Table 1.
N. meningitidis genomes compared in this studya
Fig. 1.
SNPs that discriminate between disease-associated and carried isolate genomes. (A) Genome sequence alignment between disease-associated (red) and carried (blue) isolates was analyzed for the presence of SNPs (gray arrows). An example of a discriminating ...

Phylogenetic analysis.

Whole-genome sequence alignments were used to calculate nucleotide p-distances between N. meningitidis isolate genomes, and the distances were used to reconstruct an N. meningitidis phylogeny with the neighbor-joining algorithm (40) implemented in the program MEGA 4 (24). The same approach was used to reconstruct an N. meningitidis phylogeny based on a concatenated nucleotide sequence alignment of the 7 multilocus sequence typing (MLST) loci: abcZ, adk, aroE, fumC, gdh, pdhC, and pgm (15, 26). One thousand bootstrap replicates of the alignments were used to evaluate the confidence of the phylogenies.

FST analysis.

The fixation index (FST) statistic (17) was used as a measure of the genetic differentiation between groups of N. meningitidis genomes. FST was measured using the pairwise nucleotide p-distances calculated from the N. meningitidis whole-genome alignment. Disease-associated and carried isolate groups were used to compute the average within-group genome p-distance (Ïwithin) and the average between-group genome p-distance (Ïbetween). FST was then calculated as 1 − (Ïwithin/Ïbetween). Simulation was used to compute a background distribution of FST values that could be expected given the levels of nucleotide variation among all genomes. To do this, N. meningitidis genomes were randomly assigned to either the disease-associated (n = 8) or carried (n = 4) groups, and FST was recalculated based on the random groups. This was repeated 10,000 times to yield a null frequency distribution of expected FST values.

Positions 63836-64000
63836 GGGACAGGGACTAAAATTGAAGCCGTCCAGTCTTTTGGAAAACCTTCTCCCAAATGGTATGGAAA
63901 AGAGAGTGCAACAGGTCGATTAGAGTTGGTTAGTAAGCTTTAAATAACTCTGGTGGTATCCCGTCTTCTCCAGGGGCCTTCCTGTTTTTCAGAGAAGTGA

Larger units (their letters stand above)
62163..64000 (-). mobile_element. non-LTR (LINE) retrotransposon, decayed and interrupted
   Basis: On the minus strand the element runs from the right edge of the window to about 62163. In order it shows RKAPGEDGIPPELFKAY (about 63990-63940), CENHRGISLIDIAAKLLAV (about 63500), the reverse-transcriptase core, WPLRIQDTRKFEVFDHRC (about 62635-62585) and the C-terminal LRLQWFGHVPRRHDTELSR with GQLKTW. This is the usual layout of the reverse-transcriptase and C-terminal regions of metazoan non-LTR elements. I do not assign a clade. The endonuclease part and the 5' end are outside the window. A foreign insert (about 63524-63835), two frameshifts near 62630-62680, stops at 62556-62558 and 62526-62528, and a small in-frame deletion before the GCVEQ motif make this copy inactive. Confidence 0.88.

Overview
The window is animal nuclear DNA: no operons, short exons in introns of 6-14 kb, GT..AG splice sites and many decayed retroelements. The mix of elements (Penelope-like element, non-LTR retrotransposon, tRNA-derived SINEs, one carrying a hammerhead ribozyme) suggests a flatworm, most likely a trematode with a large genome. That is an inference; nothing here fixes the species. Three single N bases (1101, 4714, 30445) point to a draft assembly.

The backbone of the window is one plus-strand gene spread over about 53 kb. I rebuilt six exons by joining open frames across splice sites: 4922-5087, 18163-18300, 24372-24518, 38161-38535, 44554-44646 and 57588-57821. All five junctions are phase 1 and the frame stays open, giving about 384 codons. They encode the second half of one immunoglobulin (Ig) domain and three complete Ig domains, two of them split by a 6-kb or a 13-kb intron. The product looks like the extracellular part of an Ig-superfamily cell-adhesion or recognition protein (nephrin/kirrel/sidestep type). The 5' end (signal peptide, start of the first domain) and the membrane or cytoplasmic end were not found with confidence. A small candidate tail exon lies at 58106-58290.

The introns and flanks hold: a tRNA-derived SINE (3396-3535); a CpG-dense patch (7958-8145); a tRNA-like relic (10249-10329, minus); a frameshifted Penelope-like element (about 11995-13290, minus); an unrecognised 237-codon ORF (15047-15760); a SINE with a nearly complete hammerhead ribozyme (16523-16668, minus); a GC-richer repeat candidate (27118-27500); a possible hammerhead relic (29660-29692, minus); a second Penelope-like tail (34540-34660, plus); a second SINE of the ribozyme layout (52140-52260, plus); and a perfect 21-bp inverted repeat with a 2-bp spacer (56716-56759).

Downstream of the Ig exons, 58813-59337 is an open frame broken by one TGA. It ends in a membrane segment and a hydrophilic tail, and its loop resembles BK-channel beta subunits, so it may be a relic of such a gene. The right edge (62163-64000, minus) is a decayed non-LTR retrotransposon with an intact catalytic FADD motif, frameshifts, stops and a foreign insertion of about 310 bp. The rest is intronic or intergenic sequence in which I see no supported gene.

Bayesian clustering method.

We used a Bayesian method implemented by the program STRUCTURE version 2.3.1 to determine the optimal number of groups (K) that best represents the underlying nucleotide variation (i.e., the structure) among the N. meningitidis genomes analyzed here (35). STRUCTURE was run with K = 1, 2, 3, 4, and 5 groups. For each K value, the burn-in and run length parameter values were set to 50,000 each.

Genomic and functional characteristics of discriminating SNPs.

Discriminating SNPs were mapped to N. meningitidis gene locations, either internal to or within 300 bp of the coding sequence. The resulting set of SNP-associated genes (proteins) was then evaluated for statistically significant enrichment for a variety of functional characteristics, including gene ontology (GO) annotations, the presence of a signal peptide, identity as a lipoprotein, horizontal transfer, subcellular location, and identity as a putative virulence factor. GO annotations were taken from the InterProScan database (52). The presence of signal peptides was inferred using the SignalP program (14). Lipoprotein status was inferred using the LipoP program (21). The horizontal transfer status of genes was inferred using a combination of three programs: BLAST (1), CodonO (2), and AlienHunter (50), along with an analysis of GC content. Genes were called as putative virulence factors based on the Virulence Factors Database (VFDB) (7, 51). SNP-associated genes were evaluated for statistical overrepresentation for each functional characteristic by using the hypergeometric test implement in the GeneMerge program (6). The hypergeometric test in this study gives the probability P of selecting r genes with a functional characteristic in the set of SNP-associated genes k from an overall set of genes in the genome n, where p is the proportion of r genes in the population and sampling is without replacement (equation 1). SNP-associated genes found to encode significantly overrepresented functions were further evaluated using BLAST homology searches from three sources: our genome browser NBase (http://nbase.biology.gatech.edu), NCBI's RefSeq database (36), and the NeMeSys database (39).